The engineers at a Gulf Coast chemical facility needed to test expansion plans for a production line consisting of many production units whose products are intermediates used in making polyurethanes. The design of the major expansion had been completed, but it had not been verified with regard to available storage tanks and shipping capacities.
The company needed to see the impact of increased capacity in advance so potential problems could be identified and any design changes could be made before construction was completed. They enlisted the Rockwell Automation Arena Consulting Services to develop a model of the production line using Arena simulation software. Supply chain modeling was used to examine the production units, their associated storage tanks and piping, and the activities at the shipping areas. The model uses production schedules for each unit as well as the order-shipping schedules to control the flow of product into and out of the production line storage tanks.
The chemical company’s engineers also wanted to use the model as a planning tool for storage tanks and shipping. To do this, they needed to be able to examine the effects of adding additional storage tanks, additional loading positions, and additional products. The supply chain simulation model also needed to allow production unit capacities to vary.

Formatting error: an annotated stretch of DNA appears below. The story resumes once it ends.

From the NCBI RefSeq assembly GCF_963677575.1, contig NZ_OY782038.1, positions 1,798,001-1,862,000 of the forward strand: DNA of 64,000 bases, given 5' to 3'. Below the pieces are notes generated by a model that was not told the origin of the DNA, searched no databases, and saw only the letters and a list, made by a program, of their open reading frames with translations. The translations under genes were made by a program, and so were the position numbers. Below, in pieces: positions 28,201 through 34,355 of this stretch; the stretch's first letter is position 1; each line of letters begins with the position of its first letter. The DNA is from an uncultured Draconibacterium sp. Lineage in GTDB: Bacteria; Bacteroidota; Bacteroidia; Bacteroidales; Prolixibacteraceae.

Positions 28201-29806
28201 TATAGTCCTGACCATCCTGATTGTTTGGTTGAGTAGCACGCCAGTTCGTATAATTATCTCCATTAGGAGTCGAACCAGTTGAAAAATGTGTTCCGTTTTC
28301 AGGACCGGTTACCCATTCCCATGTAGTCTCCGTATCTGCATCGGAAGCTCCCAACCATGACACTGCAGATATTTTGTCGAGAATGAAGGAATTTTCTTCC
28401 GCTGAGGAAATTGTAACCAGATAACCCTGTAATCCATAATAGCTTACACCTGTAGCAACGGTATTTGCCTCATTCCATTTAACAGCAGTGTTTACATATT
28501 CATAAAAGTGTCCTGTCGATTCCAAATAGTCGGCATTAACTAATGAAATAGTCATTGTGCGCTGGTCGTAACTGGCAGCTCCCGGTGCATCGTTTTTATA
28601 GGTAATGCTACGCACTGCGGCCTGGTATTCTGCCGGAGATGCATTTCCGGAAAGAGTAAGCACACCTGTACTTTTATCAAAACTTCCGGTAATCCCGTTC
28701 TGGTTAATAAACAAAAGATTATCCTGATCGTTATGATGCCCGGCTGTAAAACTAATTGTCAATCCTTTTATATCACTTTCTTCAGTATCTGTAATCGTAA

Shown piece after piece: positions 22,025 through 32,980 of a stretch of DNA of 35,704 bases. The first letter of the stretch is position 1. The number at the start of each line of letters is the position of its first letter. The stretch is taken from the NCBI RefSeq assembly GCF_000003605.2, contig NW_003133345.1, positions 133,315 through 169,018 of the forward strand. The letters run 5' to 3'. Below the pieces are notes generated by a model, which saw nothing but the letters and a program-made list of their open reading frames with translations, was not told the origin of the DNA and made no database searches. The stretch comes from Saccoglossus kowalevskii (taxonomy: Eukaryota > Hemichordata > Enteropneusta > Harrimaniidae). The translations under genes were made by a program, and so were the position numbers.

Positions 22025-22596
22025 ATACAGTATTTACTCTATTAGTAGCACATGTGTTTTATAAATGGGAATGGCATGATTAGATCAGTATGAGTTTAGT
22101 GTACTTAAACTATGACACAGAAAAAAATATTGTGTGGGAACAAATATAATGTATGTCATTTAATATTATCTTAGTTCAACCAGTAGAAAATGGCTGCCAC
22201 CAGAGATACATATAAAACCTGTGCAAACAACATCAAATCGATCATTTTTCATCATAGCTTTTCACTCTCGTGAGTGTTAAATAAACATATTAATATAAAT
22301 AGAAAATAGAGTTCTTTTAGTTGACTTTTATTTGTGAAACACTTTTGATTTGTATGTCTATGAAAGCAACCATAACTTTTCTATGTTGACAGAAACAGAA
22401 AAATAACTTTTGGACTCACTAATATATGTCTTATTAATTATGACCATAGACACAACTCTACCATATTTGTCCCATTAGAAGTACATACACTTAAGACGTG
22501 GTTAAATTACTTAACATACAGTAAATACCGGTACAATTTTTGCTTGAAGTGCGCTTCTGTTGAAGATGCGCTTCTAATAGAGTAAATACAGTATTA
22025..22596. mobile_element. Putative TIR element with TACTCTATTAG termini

The consulting services team developed an Excel front-end for the Arena model. This front-end allowed the company’s engineers to specify tank capacities, initial volumes of product in the tanks, activity times in the shipping areas, production capacities of each production unit, manifold and piping configurations to and from the tanks, and the number of loading positions available. The system parameters specified in the front-end were read into the Arena model and used to define the production line, giving the chemical company the flexibility they needed to examine the present-day system as well as possible future system configurations.
Based upon the supply chain simulation model results, the company was able to examine the impact of multiple process parameters on the performance of the system and make informed decisions to improve system throughput. The model verified a lack of storage capacity and showed that if certain production criteria could be met, the product assignment could be reconfigured in the existing tanks, eliminating the need to purchase any additional tanks.
The simulation model demonstrated that no additional capital investments were required for the current expansion plan. However, the biggest benefit of the Arena simulation was the ability to run the model with future product forecasts in order to identify constraints and bottlenecks. Early detection of potential problems provided the chemical company sufficient time to correct them. In addition, the supply chain simulation model could support decisions on future capital expenditures.